- Disproportionately at risk: In 2005, African-American adults were 1.8 times more likely than non-Hispanic Whites to be diagnosed with diabetes and 2.2 times more likely to die from the disease. They were also 1.5 times more likely than non-Hispanic Whites to have high blood pressure, 30 percent more likely to die from heart disease, 1.6 times more likely to be diagnosed with prostate cancer, and 1.2 times more likely to be diagnosed with colon cancer.1,2
- Especially in urban settings: Individuals living in urban settings have an even higher risk of developing and dying from many chronic diseases. In central Harlem, death rates from diabetes, cancer, and heart disease are all significantly higher than the national average, with the diabetes death rate being more than twice as high (51 deaths per 100,000 in Harlem vs. 25 deaths per 100,000 nationwide).3
- Less likely to receive care: More than 23 percent of African-American men aged 18 to 44 do not have a usual source of medical care, compared with 19 percent of non-Hispanic White men. Among those who do, African-American men are nearly twice as likely as non-Hispanic White men to use the emergency department as that source of care and are also less likely to have had a previous office or outpatient visit.4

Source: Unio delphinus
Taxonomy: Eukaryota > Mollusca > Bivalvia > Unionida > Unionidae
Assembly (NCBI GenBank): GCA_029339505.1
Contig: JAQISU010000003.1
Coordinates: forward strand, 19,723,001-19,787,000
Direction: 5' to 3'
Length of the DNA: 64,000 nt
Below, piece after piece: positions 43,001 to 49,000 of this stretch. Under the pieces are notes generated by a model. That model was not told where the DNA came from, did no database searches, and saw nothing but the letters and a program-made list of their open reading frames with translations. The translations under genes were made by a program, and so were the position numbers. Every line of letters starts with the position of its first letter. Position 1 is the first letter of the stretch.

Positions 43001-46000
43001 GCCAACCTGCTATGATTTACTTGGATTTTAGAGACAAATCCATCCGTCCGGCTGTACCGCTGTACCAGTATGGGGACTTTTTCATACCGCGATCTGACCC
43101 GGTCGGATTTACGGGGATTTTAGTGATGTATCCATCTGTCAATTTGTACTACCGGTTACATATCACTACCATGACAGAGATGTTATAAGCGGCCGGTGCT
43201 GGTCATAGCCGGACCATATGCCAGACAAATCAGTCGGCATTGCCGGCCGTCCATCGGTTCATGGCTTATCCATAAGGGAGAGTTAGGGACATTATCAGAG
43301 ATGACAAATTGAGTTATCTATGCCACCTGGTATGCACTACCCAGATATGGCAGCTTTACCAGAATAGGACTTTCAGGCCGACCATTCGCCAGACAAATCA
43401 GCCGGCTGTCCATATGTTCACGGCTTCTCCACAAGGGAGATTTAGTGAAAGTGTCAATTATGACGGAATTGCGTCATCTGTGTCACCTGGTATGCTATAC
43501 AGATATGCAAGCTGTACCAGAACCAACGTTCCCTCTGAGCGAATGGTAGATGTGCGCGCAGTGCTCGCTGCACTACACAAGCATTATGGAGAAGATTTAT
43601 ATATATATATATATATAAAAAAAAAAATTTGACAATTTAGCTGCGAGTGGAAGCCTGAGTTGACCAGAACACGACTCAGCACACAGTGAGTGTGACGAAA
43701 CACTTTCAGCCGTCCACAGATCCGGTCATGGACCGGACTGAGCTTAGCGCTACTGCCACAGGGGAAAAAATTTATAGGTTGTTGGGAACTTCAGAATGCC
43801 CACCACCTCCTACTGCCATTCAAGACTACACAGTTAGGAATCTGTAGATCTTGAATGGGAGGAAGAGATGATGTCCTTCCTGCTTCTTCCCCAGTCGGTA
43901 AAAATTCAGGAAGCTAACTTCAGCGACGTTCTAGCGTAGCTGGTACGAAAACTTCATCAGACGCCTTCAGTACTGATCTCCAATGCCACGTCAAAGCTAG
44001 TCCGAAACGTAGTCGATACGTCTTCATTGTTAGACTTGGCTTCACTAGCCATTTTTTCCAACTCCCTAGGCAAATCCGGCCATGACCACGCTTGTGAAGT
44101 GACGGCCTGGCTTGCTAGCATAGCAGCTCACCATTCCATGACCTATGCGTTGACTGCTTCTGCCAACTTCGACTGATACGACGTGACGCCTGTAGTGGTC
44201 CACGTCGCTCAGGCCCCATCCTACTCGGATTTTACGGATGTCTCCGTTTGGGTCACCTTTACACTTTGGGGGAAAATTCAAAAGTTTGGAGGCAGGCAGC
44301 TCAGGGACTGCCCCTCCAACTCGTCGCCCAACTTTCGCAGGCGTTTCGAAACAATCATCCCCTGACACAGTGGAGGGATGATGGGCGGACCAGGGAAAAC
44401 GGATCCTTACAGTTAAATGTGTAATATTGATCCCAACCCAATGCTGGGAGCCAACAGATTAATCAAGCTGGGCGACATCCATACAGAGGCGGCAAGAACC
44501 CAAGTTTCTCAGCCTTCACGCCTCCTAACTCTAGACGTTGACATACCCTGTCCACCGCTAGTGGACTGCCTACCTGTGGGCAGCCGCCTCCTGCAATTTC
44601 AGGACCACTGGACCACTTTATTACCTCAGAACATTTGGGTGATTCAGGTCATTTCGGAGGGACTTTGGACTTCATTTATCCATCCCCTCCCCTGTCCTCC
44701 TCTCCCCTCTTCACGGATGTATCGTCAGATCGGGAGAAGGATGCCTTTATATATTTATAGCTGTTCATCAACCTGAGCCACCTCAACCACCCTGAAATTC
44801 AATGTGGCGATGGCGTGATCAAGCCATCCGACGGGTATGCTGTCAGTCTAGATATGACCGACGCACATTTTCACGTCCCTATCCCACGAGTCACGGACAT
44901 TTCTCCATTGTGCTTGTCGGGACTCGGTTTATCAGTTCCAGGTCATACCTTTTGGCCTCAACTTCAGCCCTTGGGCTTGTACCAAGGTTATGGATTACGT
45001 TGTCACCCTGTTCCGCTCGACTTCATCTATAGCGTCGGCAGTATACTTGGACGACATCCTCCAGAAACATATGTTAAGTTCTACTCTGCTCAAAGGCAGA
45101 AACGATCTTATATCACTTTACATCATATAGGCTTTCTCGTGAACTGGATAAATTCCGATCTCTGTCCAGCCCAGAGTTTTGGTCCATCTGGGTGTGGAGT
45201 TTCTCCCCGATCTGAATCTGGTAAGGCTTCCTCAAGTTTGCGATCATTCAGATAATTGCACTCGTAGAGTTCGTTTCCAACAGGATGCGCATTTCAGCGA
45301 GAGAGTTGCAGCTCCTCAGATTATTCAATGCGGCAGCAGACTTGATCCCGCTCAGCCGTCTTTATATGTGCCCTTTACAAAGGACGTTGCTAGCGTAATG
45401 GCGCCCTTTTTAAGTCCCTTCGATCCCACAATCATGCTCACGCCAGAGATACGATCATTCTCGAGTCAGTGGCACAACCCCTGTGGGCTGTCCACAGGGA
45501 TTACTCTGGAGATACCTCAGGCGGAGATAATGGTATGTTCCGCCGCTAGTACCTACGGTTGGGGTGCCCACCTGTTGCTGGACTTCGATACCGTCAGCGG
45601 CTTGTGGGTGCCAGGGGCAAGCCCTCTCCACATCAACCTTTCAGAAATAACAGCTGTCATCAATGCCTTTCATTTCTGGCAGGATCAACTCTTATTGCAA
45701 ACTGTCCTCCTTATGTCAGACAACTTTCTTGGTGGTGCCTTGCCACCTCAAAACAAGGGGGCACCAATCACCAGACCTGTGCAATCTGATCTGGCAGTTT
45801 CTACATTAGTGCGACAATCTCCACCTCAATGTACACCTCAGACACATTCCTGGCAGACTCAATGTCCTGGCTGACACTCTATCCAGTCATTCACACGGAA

Description of the Innovative ActivityThe Barbershop Quartet provides African-American men with free health education and screenings for diabetes, hypertension, and prostate and colon cancers though a mobile medical unit parked in front of barbershops throughout Harlem and the Bronx. The program also arranges for free followup care for those who need it. Key elements of the program include the following:
- Mobile medical unit: The program operates out of a one-bedroom recreational vehicle that has been converted into a mobile medical unit. The air-conditioned vehicle features a private room with an examination table, laboratory, and bathroom with running water, along with a waiting area where participants can view educational videos.